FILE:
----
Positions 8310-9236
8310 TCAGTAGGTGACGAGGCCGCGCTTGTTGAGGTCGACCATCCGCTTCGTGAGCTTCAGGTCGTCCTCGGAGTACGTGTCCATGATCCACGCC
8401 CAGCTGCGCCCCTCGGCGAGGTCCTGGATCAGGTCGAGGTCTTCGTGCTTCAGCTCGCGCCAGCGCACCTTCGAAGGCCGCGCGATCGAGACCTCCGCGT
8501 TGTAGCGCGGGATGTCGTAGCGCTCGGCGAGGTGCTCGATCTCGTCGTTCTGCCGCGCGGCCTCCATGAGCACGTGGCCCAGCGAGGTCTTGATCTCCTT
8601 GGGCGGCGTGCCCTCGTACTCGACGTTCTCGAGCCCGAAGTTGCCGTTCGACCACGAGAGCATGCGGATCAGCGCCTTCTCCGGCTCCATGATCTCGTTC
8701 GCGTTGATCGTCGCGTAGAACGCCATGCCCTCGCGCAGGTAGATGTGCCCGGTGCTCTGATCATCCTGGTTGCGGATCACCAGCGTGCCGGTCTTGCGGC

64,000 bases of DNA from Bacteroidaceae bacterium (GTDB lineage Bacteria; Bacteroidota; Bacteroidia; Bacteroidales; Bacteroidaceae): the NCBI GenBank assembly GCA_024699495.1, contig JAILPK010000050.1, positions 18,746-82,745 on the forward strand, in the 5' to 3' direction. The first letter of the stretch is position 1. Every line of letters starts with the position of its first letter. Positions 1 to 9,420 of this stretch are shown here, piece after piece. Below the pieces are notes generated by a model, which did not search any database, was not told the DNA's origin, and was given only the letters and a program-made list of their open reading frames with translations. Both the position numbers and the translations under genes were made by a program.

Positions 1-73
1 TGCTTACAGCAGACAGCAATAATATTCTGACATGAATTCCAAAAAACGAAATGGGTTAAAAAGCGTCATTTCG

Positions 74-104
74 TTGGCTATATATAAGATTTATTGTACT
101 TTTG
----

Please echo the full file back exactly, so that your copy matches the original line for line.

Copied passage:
Positions 8310-9236
8310 TCAGTAGGTGACGAGGCCGCGCTTGTTGAGGTCGACCATCCGCTTCGTGAGCTTCAGGTCGTCCTCGGAGTACGTGTCCATGATCCACGCC
8401 CAGCTGCGCCCCTCGGCGAGGTCCTGGATCAGGTCGAGGTCTTCGTGCTTCAGCTCGCGCCAGCGCACCTTCGAAGGCCGCGCGATCGAGACCTCCGCGT
8501 TGTAGCGCGGGATGTCGTAGCGCTCGGCGAGGTGCTCGATCTCGTCGTTCTGCCGCGCGGCCTCCATGAGCACGTGGCCCAGCGAGGTCTTGATCTCCTT
8601 GGGCGGCGTGCCCTCGTACTCGACGTTCTCGAGCCCGAAGTTGCCGTTCGACCACGAGAGCATGCGGATCAGCGCCTTCTCCGGCTCCATGATCTCGTTC
8701 GCGTTGATCGTCGCGTAGAACGCCATGCCCTCGCGCAGGTAGATGTGCCCGGTGCTCTGATCATCCTGGTTGCGGATCACCAGCGTGCCGGTCTTGCGGC

64,000 bases of DNA from Bacteroidaceae bacterium (GTDB lineage Bacteria; Bacteroidota; Bacteroidia; Bacteroidales; Bacteroidaceae): the NCBI GenBank assembly GCA_024699495.1, contig JAILPK010000050.1, positions 18,746-82,745 on the forward strand, in the 5' to 3' direction. The first letter of the stretch is position 1. Every line of letters starts with the position of its first letter. Positions 1 to 9,420 of this stretch are shown here, piece after piece. Below the pieces are notes generated by a model, which did not search any database, was not told the DNA's origin, and was given only the letters and a program-made list of their open reading frames with translations. Both the position numbers and the translations under genes were made by a program.

Positions 1-73
1 TGCTTACAGCAGACAGCAATAATATTCTGACATGAATTCCAAAAAACGAAATGGGTTAAAAAGCGTCATTTCG

Positions 74-104
74 TTGGCTATATATAAGATTTATTGTACT
101 TTTG